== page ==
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Motion System Design

Unfair advantage

Readers sound off about Watson, the IBM computer that bested quiz-show superstars Ken Jennings and Brad Rutter during a three-day Jeopardy! competition.

Watson appears to have an unfair advantage in that his response button is hardwired and probably actuates in microseconds, whereas the human needs tenths of a second to respond. There should be a delay in his wiring. It wasn't an even playing field.
James LaRock,
NIST Center for Neutron

Specs wishlist

Regarding IBM's initiative, I would like to see the following specifications for a unit built to compete against humans:

  • Input via vision and hearing

  • All memory and processing in the same volume as a human cranium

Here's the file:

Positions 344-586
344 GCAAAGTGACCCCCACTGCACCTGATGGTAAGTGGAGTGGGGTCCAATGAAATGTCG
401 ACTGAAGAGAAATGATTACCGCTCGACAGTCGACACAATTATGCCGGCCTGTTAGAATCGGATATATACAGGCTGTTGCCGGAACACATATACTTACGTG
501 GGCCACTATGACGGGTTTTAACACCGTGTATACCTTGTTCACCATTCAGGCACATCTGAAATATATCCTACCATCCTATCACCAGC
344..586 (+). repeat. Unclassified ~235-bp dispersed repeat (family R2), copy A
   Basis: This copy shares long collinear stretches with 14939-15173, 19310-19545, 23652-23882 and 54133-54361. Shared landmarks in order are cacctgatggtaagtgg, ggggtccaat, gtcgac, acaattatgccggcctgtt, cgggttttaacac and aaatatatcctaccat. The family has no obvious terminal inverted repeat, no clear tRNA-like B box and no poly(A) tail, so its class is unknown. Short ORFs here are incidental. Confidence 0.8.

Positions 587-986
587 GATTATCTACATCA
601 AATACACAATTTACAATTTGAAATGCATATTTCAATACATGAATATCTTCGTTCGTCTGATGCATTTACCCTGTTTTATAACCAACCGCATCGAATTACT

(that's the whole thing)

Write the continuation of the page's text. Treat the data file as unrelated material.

• Trigger mechanism must be electromechanical to simulate a hand and arm

From what I could tell, the other players had answers, but weren't quite as fast as Watson.
R. Winkel

Buzzer battles

It appears that Watson had the biggest advantage in that it was able to “buzz in” more accurately and therefore have more opportunities to answer questions. This is an unfair advantage in that Watson was able to predict when the question had been asked, so that it could actuate the button and lock out the competition. I believe that a pushed button can only occur after the question has been asked and the announcer's voice has ceased. Watson was in a good position to predict when that point in time was, based on the voice patterns of Alex Trebek. Therefore, Watson was able to buzz in more precisely and win the race. This ability does not address the man versus machine intelligence debate.
David O'Connor

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